Please Note: This article is written for users of the following Microsoft Excel versions: 2007, 2010, and 2013. If you are using an earlier version (Excel 2003 or earlier), this tip may not work for you. For a version of this tip written specifically for earlier versions of Excel, click here: Calculating a Group Retirement Date.

Calculating a Group Retirement Date

by Allen Wyatt
(last updated October 4, 2018)

3

In Mani's country government employees retire on the last day of March following the day they turn 55 years old. (If they turn 55 on March 31, they retire that same day.) Given the employee's date of birth, Mani can figure out when they turn 55, but he can't figure out how to calculate the following March 31.

There are many ways you can go about calculating the March 31 after a person turns 55. The one thing that all the formulas have in common, however, is that they must somehow figure out if a person's birthday is before April 1 or not. (They could also figure out whether the birthday is before or on March 31, but the calculation is actually easier if you compare to April 1.)

Assuming the individual's birth date is in cell A1, here is one formula you could use:

=IF(DATE(YEAR(A1)+55,MONTH(A1),DAY(A1))<DATE(YEAR(A1)+55,4,1),
DATE(YEAR(A1)+55,3,31),DATE(YEAR(A1)+56,3,31))

This compares the date the person turns 55 with the date of April 1 in the year he or she turns 55. If the date is before April 1, then March 31 of the year he or she turns 55 is used. If the date is later, then March 31 of the following year is used.

This could easily be shortened a bit by simply comparing the birth date to April 1 of that year, in the following manner:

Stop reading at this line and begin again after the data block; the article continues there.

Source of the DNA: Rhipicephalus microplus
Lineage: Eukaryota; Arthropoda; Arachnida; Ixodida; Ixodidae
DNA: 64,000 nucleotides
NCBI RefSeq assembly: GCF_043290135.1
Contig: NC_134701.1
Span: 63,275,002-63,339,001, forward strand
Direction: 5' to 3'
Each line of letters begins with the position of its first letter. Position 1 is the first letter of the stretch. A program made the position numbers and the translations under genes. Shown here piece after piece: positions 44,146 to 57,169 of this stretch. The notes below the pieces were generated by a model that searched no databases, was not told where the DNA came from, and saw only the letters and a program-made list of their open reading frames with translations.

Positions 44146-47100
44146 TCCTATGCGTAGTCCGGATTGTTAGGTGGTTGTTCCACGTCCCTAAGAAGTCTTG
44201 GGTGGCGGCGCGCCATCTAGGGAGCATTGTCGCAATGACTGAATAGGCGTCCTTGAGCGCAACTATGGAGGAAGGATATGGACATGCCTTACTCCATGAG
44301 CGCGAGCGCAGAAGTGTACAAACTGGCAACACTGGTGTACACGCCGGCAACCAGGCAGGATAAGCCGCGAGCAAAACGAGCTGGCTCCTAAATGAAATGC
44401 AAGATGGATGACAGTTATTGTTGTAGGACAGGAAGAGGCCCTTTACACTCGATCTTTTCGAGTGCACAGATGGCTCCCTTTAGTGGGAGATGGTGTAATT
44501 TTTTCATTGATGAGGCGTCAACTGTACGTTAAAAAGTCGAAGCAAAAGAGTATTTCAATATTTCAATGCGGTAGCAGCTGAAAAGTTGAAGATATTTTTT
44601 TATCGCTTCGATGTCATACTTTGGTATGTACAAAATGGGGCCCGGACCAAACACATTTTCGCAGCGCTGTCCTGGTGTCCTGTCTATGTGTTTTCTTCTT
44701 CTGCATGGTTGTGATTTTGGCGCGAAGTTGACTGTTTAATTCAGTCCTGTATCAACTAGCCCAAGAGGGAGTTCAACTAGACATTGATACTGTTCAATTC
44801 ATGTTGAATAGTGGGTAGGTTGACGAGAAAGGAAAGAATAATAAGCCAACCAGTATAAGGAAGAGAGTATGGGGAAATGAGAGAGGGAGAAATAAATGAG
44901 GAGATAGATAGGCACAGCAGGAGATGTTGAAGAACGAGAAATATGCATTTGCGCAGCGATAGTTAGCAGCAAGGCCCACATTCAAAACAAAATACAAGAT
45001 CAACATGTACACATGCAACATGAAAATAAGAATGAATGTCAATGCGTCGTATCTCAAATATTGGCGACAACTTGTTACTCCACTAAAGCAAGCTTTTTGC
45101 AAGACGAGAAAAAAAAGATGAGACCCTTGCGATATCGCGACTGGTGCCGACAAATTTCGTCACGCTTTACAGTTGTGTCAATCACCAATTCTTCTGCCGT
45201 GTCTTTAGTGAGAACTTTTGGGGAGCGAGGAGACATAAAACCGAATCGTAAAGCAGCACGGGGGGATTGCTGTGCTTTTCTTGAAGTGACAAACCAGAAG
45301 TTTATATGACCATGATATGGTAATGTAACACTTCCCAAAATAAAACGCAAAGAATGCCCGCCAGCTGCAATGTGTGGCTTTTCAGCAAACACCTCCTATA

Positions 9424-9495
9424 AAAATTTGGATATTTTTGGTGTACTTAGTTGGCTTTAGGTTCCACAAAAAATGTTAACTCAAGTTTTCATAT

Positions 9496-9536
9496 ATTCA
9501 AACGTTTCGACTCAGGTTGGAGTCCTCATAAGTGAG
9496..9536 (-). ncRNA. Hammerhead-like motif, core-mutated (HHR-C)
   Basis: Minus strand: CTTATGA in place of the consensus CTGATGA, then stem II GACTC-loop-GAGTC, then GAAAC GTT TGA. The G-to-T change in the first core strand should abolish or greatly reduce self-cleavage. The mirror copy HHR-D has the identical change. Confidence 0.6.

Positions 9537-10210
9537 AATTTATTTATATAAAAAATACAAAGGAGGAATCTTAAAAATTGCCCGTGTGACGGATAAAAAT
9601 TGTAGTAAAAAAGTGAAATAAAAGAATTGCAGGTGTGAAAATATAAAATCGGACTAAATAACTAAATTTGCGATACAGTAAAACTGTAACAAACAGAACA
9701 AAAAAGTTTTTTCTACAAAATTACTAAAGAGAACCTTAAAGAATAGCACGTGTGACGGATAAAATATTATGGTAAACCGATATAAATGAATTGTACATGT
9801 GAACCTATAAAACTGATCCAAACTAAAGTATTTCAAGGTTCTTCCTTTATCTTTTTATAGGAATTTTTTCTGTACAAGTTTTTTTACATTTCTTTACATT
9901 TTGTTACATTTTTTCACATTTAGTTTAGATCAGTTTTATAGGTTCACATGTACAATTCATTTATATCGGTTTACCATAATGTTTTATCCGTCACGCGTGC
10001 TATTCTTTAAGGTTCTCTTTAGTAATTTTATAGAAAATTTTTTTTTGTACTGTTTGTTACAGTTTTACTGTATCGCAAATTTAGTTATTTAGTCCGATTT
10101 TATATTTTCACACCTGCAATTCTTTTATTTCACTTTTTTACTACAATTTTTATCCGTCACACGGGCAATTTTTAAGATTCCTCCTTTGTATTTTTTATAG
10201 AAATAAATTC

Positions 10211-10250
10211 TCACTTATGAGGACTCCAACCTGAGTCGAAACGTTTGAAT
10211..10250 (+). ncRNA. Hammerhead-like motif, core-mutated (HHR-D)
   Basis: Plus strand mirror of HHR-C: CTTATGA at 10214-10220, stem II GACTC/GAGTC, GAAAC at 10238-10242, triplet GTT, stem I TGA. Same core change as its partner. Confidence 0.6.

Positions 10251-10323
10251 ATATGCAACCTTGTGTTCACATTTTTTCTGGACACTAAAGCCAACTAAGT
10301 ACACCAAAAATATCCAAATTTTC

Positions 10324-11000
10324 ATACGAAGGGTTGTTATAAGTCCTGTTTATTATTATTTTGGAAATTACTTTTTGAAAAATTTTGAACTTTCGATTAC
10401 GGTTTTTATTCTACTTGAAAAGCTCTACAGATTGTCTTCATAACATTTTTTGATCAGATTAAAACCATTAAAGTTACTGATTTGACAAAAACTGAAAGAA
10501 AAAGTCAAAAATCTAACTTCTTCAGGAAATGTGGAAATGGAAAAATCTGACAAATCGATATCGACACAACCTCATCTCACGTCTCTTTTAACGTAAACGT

=IF(A1<DATE(YEAR(A1),4,1),DATE(YEAR(A1)+55,3,31),DATE(YEAR(A1)+56,3,31))

Of course, you could shorten it even more by simply looking at the month in which the birthday occurs:

=IF(MONTH(A1)<4,DATE(YEAR(A1)+55,3,31),DATE(YEAR(A1)+56,3,31))

Another logical step in trying to shorten the formula even further is to do the comparison on the month within the DATE function itself, in this manner:

=DATE(YEAR(A1)+IF(MONTH(A1)<4,55,56),3,31)

You can shorten the formula even further by getting rid of the IF statement completely:

=DATE(YEAR(A1)+55+(MONTH(A1)>3),3,31)

This formula works because the comparison (MONTH(A1)>3) returns either 0 or 1 depending on whether it is false or true.

ExcelTips is your source for cost-effective Microsoft Excel training. This tip (9776) applies to Microsoft Excel 2007, 2010, and 2013. You can find a version of this tip for the older menu interface of Excel here: Calculating a Group Retirement Date.

Author Bio

Allen Wyatt

With more than 50 non-fiction books and numerous magazine articles to his credit, Allen Wyatt is an internationally recognized author. He is president of Sharon Parq Associates, a computer and publishing services company. ...

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Comments

If you would like to add an image to your comment (not an avatar, but an image to help in making the point of your comment), include the characters [{fig}] in your comment text. You’ll be prompted to upload your image when you submit the comment. Maximum image size is 6Mpixels. Images larger than 600px wide or 1000px tall will be reduced. Up to three images may be included in a comment. All images are subject to review. Commenting privileges may be curtailed if inappropriate images are posted.

What is nine more than 6?

2016-01-22 04:58:09

mukesh

excellent tips


2015-05-18 06:36:58

Willy Vanhaelen

Use one of the above formulas and choose the custom format mmm.yy


2015-05-17 09:04:44

M Devadhasan

thank you. it is excellent. however I want to calculate only the month and year of retirement from the date of birth. any solutions?


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